Two Years Out

Well, here we are, two years out (as they say in Washington) from "mission accomplished," the president’s now-famous speech during the photo opportunity on an American carrier.

The American death toll in Iraq is now 1,594, and the wounded exceed 10,000. The cost is about $300 billion. Somewhere between 140,000 and 150,000 Americans remain in Iraq. A third interim government has been partially formed after three months of wrangling. The insurgency is still going strong. Iraq is now an excellent training ground for terrorists. All of the reasons cited for going to war have been proven false. There were no weapons of mass destruction. There were no ties between Saddam Hussein and al-Qaida. The Iraqis had nothing to do with the attacks of Sept. 11, 2001.

Has it been worth it? I don’t think so. The number of acts of terrorism has gone up, not down, which is no doubt why the Bush administration has decided to discontinue the annual reporting of such acts. Facts are nasty little buggers that play havoc with political rhetoric. It’s best to keep them under wraps.

Iraq was more stable under Saddam than it is today, and his wobbly regime never was a threat to the U.S., much less an imminent danger. The Pentagon has finally admitted that the wars in Afghanistan and Iraq have put such a strain on the U.S. military that any future actions will be longer, with higher casualties and higher collateral damage (that’s the killing of innocent civilians).

Iran and North Korea, well aware of the limits of American military power, are thumbing their noses at us, and the president’s "my way or the highway" approach to diplomacy has yielded nothing but a loss of American prestige.

In the meantime, the president is proposing the wrong solution to the wrong problem (his cockamamie scheme to gut Social Security) while he ignores the real problems: skyrocketing costs of medical care; the skyrocketing U.S. budget deficit; the skyrocketing U.S. trade deficit; illegal immigration; poor relations with the one country that could destroy us, Russia; a looming energy crisis; the dismantling of environmental protections; the bleeding of American jobs to overseas cheap labor; excessive secrecy and government propaganda; the weakness of the American dollar; the decline of education; and the usual corruption.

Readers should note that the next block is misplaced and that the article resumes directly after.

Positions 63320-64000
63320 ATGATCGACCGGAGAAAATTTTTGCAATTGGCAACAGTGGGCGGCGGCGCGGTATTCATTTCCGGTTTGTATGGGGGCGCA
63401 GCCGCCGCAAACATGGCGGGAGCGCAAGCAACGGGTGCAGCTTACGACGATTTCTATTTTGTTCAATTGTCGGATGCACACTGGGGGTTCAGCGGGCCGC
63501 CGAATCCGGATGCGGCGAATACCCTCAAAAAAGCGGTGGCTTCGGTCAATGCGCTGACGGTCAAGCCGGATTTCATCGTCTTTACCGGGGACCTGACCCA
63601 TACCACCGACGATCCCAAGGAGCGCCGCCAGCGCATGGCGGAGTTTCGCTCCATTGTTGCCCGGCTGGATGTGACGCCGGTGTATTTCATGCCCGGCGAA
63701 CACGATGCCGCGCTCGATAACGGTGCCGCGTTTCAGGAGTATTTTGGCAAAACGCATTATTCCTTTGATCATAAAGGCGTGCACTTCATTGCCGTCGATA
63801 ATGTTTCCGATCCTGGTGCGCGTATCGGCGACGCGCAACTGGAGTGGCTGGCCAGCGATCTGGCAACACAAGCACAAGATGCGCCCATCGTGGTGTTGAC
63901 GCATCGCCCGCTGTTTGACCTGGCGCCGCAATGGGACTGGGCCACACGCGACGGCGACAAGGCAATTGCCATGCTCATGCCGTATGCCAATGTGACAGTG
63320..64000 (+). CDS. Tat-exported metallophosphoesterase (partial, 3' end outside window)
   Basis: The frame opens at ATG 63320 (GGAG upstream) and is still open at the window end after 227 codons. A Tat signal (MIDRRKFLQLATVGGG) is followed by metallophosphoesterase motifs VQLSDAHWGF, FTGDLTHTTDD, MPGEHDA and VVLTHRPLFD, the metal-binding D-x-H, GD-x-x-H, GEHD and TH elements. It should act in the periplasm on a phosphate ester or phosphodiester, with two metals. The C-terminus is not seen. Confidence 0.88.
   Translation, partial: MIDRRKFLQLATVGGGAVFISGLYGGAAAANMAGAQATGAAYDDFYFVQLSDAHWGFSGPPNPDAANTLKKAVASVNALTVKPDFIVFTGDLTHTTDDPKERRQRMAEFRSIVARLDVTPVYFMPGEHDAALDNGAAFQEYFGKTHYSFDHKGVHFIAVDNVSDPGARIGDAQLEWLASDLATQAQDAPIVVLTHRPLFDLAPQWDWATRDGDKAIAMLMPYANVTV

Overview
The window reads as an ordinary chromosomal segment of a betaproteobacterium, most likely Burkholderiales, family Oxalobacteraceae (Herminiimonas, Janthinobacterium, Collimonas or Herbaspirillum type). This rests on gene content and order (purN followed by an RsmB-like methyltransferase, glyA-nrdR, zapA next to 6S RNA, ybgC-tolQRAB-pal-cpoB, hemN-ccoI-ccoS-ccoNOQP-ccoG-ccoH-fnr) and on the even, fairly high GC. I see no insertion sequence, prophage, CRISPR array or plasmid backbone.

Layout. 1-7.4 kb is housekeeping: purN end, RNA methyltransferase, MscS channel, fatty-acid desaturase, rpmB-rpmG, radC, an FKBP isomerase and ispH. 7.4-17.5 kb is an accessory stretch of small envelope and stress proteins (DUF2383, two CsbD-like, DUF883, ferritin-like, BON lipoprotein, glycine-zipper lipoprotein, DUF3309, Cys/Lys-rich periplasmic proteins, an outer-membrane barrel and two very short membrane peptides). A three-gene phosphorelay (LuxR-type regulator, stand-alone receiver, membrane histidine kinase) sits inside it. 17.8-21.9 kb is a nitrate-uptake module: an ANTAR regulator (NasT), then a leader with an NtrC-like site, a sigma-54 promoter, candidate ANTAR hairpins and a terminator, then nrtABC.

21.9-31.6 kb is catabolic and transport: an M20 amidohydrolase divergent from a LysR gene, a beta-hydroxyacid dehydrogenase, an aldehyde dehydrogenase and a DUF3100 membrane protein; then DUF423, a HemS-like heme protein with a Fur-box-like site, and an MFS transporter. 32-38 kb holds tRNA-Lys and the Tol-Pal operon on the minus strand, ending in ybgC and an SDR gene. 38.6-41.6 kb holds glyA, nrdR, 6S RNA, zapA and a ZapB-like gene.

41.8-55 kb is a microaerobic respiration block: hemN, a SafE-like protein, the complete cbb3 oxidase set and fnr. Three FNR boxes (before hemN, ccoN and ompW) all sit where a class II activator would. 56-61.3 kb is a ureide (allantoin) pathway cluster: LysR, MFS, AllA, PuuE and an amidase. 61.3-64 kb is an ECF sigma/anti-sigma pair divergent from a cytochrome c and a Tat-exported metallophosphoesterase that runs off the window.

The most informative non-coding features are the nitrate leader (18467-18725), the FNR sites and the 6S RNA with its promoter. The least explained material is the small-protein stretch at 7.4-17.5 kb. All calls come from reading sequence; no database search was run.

I think we are adrift in a sea of troubles, and our captain, like the infamous fictional Captain Queeg, is more concerned about who ate the strawberries than saving the ship. If you doubt that, take this little test. The next time the president holds a press conference or makes a speech, turn off the sound and study his face. I’m not saying he isn’t there. It’s we who are not there in whatever world he is occupying.

Yes, he can certainly simulate congeniality, and yes, he has some of the best mind-gamers in the world writing his speeches and planning his political strategy, but is he genuinely interested in solving the problems facing the American people and the nation? I don’t think so.

The job of president ages most men, but Bush seems as healthy and content as a Georgia mule in a lush pasture. He’s never admitted making a mistake. He has never held even one soul accountable for the intelligence failures or botching the Iraqi occupation. So far as he is concerned, he’s the perfect man in the perfect job in a perfect world, just like the television commercial. In the meantime, the rest of us are stuck with going to Walgreens.

I would feel better if he would just occasionally look worried. Unfortunately, he’s accomplished all he wanted to accomplish. He’s won two elections, he’s cut taxes for his rich friends, and he toppled Saddam Hussein. I don’t know why he had such a grudge against old Saddam, but it’s clear from books written by insiders than he was planning to go to war against Iraq almost from the day he took office. He seems to be the most self-satisfied president in history.

Well, we’ll just have to follow the advice they give drunks and accept what can’t be changed. He’s our captain, and we’re just the crew. Let’s hope we can avoid the rocks and shoals on the way to 2008.

Charley Reese [send him mail] has been a journalist for 49 years, reporting on everything from sports to politics. From 1969 to 1971, he worked as a campaign staffer for gubernatorial, senatorial and congressional races in several states. He was an editor, assistant to the publisher, and columnist for the Orlando Sentinel from 1971 to 2001. He now writes a syndicated column which is carried on Reese served two years active duty in the U.S. Army as a tank gunner. Write to Charley Reese at P.O. Box 2446, Orlando, FL 32802.